★★★☆☆ – The Love Interest wasn’t the best book I’ve ever read, but it was definitely a fun ride, and that’s really all I wanted from this book. There were some cringe-y moments, but I appreciated that this book satirized some typical YA tropes and subverted them by making two of the characters gay. Ultimately, I thought this was a great debut, and I will definitely be paying attention to what Cale Dietrich publishes in the future.

The Love Interest will be in bookstores starting tomorrow – you can get your copy on Amazon now.

You can also get this book by signing up for Book of the Month Club – which is where I got my copy! If you use my link, you can get your first month for just $1, and I get a free book. It’s a win-win! If you sign up now, you can still add The Love Interest to next month’s BOTM box.

To get the audiobook for free, use this link to sign up for a free trial of Audible and choose The Love Interest as one of your two free books!

If you’ve read this book, share your thoughts in the comments below!

10 thoughts on “Book Review | The Love Interest

  1. I read the blurb of this book a few weeks ago and dismissed it as being derivative – it didn’t sound all that original. But your review has got me curious about it again – especially if it is tongue-in-cheek at the typical YA tropes. *methinks* *methinks* Not completely sold, but I could have my arm twisted to pick it up… if I see it in a bookstore I may have a peruse before purchasing.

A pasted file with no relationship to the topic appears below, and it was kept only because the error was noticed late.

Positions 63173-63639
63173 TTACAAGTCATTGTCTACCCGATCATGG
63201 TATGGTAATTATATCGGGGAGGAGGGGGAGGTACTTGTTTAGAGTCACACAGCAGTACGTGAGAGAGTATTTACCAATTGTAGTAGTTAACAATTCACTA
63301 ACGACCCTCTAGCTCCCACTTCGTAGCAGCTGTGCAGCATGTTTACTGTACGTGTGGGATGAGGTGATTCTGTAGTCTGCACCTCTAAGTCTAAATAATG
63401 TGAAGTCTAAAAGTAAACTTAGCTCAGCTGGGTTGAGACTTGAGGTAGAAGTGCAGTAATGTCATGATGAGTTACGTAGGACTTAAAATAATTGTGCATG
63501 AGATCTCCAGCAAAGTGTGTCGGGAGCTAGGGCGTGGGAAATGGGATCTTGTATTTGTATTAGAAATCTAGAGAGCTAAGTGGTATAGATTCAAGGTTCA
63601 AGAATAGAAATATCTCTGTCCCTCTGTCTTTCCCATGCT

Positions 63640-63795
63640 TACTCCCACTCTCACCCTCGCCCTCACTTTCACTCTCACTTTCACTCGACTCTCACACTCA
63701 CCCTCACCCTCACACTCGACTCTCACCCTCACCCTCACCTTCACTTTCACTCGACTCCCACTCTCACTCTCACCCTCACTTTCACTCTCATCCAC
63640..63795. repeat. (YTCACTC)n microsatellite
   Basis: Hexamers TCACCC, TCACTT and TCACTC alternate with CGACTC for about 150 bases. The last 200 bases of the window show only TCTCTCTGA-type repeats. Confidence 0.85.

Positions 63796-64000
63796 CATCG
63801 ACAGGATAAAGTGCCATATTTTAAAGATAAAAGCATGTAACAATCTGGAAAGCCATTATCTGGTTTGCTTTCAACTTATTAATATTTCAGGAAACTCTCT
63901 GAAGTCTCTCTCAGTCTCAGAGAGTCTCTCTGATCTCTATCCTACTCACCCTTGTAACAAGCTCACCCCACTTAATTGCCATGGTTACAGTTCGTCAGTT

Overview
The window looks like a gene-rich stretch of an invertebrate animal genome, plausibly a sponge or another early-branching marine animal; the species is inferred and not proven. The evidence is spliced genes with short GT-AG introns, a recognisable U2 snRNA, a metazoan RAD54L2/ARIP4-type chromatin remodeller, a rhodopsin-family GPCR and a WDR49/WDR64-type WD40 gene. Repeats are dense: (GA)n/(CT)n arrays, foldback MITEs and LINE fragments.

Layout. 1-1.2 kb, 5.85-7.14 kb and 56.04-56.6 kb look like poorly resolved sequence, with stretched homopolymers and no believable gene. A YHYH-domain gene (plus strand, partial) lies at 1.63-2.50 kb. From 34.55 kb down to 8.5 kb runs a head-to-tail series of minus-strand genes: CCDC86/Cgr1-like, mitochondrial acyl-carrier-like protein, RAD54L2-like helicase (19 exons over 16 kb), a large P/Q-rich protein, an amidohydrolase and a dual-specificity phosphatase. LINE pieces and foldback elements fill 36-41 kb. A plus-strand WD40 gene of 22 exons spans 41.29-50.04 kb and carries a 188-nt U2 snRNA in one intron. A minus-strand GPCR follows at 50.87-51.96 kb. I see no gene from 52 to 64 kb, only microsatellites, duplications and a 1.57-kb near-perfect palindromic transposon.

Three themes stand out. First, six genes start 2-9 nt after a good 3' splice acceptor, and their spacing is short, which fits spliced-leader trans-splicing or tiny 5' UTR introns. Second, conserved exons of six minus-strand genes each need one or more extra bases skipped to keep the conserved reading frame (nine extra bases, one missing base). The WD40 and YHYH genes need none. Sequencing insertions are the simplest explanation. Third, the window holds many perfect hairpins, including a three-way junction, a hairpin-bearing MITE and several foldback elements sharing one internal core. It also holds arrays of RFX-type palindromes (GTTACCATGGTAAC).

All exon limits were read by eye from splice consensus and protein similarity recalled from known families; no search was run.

Thanks for shedding a new light on another possible addition to my ever growing library 😉

    1. It definitely wasn’t the most original thing I’ve ever read, but it was a fun read. I’m not sure I would have enjoyed it as much had I not realized it was satire, though. I did like how it obviously exaggerated typical YA tropes – I did roll my eyes a few times, though.

  2. I was gonna give it four stars till the end but the twist and subsequent ending docked it a star. I just dont think the twist was set up and made it hard for me yet behind them ending up together. I also wish there had more world bulding. I found myself asking tons of questions. this has been going on for decades and the do it for everybody impotant aperatly. How does that work? What about all the important people who didn’t have high school sweethearts or two didn’t marry their High School sweethearts? What about all the important people who have been divorced, were the people they married afterwards also love interests? How did this all go down before modern technology? They said they were female in love interest, what happens with them? What are their archetypes? What about important people who marry other important people? What find somebody as and how can they tell? What happens if said important person doesn’t meet their potential? How do they do with the legal side of all this? I’m a writer and I love interesting worlds it was really frustrating not to get all of this information. In conclusion if I had gotten more World building and the author had cut the twist made it is straight-up forbidden Romance combined with a tongue-in-cheek parody I feel like it would have got four stars from me but between those two is now a low three